Wednesday, May 29, 2013

One Chick Nest

Hi Folks,

We may very well have just a one chick nest this year. I thought I would share this cute video of our falcon Dad babysitting the chick. It's good to see him, he's been scarce lately. Also below I am adding some statistics on how many eggs have hatched in our SLC downtown nest in the past, via a note I received from Bob Walters.

No. of years (0) hatched young in brood = 2
No. of years (1) hatched young in brood = 1*
No. of years (2) hatched young in brood = 6(SLC) + 3(Hell's Canyon) = 9
No. of years (3) hatched young in brood = 5
No. of years (4) hatched young in brood = 3

"So, we were over due for a one nestling/eyas brood. We'll take it and any more miracles that come our way!"


JE Stewart said...

I've named it "Uno" because it is the only one. It is getting just about too big to fit under parent along with the two “dud” eggs. Thursday 30 May 2013

Anonymous said...

(1)correction/mistake(by Bob Walters/RW)and(2)clarification by Bob Walters/RW:
(1)It's Hell Canyon, located two miles due north of Salt Lake City.

(2)Since the PEREGRINE CAM was not up and running, until, as I recall, 2006, there is a very real possibility that due to the inability to see into the eyrie/nest box clearly that accurate counts of the number of eyases/nestlings that hatched out in a given year does not include those that did not survive to fledging age. In the old days, counts were made via spotting scope from long distances from adjacent, downtown buildings. Thanks, Liz for sharing all with all! Bob Walters/RW

Anonymous said...

As long as the one makes it, I am okay with the one. He/she sure is a cutie patootie! :)

Layton, UT

Jeanne said...

I was just wondering if it's normal for the other eggs to just be sitting there- so do they know they are duds? Or is there a chance another will make it at, or too late? Just curious.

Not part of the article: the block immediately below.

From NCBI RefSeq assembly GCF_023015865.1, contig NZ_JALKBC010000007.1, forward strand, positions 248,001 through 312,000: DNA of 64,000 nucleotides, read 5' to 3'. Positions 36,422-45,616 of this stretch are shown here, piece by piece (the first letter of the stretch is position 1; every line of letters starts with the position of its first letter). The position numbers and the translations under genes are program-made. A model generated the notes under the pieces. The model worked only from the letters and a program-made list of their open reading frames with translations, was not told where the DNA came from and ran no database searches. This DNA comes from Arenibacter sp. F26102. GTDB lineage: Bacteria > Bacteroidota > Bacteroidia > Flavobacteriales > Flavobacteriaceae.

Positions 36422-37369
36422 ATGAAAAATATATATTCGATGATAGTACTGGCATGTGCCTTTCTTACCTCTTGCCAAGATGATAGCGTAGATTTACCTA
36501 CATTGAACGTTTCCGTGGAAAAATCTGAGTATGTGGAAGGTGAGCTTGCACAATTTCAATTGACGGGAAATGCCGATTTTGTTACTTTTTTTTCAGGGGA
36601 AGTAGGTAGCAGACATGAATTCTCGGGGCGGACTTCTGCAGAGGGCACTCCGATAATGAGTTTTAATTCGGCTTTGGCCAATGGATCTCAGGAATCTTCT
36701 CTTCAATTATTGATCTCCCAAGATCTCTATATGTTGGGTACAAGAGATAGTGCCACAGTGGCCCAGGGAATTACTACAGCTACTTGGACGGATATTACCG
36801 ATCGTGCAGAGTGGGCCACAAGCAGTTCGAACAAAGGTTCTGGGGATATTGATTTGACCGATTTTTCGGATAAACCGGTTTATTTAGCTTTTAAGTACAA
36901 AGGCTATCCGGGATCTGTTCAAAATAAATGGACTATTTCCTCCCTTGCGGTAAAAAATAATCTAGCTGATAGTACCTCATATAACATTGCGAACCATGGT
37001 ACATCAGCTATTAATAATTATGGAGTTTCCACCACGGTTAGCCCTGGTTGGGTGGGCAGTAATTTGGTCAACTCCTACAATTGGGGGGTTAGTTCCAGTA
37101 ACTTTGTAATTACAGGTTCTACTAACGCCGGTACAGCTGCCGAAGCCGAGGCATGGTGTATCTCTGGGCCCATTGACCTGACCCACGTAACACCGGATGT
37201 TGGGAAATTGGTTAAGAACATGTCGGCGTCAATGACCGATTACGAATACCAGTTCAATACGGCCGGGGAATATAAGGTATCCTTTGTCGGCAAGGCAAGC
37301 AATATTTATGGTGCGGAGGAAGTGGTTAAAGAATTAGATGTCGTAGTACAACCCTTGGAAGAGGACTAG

I saw and took a photo on Monday of one downtown when I was down there with my daughter, then came home and found the web cam the other night- very exciting. I shared a link with my picture on the Great Backyard Bird Count FB page. I keep checking in with my girls.
Can you give me something to distinguish between the male and female for me to know. I am guessing dad is with it now just because he looks like he is sitting there making sure baby is still and looking like "when is your mother going to be home?" :) But I could be wrong- 9 PM MST.

Liz Schubert said...

Hi Jeanne, yes the eggs will probably just sit there until after #1 fledges out of nest. Bob may collect them after that. Glad you found the cams and this blog. After chick leaves nest, I will be downtown taking photos and posting here for all to keep up with our antics. There is a SLC Peregrine Falcon facebook page as well. The male is smaller and his tail feathers don't have the light buff tips like female has. He also has no white above the beak, as female does.

Unknown said...

I think it is interesting to note that at the time the first couple of eggs were laid the temperatures at night were getting very low. Often below freezing and there was not always a parent bird to sit and protect the eggs.

My gf and I speculated at the time that maybe not all of the eggs would hatch. We watched closely every day to see if more would hatch and I would not be surprised if the eggs were exposed to too cold of temps to be viable. The temps seemed to rise by the time the last egg was laid.

I would also not be surprised if that last egg that was laid is the chick we now see. I thought the other eggs might be hatched before this one finally did. My math could be wrong but I think this might have been the last egg laid.

Let's hope the remaining chick will continue to get the best love and care from the parents and before long we will see another healthy, young adult pererine falcon enter the SLC skies.